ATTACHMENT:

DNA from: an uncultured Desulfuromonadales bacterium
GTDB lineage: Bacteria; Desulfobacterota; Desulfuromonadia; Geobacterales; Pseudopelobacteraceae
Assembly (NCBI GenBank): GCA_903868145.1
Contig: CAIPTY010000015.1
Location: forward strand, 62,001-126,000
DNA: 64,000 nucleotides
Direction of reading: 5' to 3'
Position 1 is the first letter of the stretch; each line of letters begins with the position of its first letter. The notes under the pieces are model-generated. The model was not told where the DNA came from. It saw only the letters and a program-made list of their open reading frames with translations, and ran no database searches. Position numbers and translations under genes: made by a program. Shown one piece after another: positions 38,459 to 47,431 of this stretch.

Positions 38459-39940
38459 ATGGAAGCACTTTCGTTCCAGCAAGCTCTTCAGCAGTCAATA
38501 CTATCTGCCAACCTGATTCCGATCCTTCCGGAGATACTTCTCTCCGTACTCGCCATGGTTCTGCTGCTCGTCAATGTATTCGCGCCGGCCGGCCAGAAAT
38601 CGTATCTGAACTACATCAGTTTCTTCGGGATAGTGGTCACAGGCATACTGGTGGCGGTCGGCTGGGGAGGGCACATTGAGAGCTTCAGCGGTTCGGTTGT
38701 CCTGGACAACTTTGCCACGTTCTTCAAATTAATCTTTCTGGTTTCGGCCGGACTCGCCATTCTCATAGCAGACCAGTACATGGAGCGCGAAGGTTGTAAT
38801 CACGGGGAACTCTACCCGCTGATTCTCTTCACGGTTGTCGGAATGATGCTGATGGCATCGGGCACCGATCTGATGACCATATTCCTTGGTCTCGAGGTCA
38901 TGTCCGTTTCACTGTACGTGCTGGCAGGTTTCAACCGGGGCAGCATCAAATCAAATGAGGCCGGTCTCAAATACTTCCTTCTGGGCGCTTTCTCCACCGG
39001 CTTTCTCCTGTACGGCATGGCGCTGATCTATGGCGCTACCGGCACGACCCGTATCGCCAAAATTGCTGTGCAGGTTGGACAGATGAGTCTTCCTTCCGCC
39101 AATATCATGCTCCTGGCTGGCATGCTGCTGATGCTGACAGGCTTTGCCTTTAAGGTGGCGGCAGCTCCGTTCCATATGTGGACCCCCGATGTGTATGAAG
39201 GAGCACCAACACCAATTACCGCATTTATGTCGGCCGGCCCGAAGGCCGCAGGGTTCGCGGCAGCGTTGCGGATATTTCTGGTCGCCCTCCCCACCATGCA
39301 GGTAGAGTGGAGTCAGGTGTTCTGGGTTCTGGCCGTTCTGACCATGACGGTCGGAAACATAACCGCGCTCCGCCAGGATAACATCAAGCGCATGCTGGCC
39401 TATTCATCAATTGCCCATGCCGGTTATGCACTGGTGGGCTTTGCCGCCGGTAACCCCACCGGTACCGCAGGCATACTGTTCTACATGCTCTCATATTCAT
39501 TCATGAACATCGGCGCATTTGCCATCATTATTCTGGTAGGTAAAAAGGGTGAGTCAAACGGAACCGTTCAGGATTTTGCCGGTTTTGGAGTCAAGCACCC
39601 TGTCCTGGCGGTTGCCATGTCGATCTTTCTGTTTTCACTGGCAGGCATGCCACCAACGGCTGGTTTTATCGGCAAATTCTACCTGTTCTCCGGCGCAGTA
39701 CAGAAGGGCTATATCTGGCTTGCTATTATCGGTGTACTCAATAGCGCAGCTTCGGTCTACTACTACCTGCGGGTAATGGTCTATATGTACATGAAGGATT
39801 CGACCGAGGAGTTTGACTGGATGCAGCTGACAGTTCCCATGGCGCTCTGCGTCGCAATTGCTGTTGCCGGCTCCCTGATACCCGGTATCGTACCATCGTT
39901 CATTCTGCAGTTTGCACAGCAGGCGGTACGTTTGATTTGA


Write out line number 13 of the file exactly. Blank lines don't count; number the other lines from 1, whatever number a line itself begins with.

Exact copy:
38701 CCTGGACAACTTTGCCACGTTCTTCAAATTAATCTTTCTGGTTTCGGCCGGACTCGCCATTCTCATAGCAGACCAGTACATGGAGCGCGAAGGTTGTAAT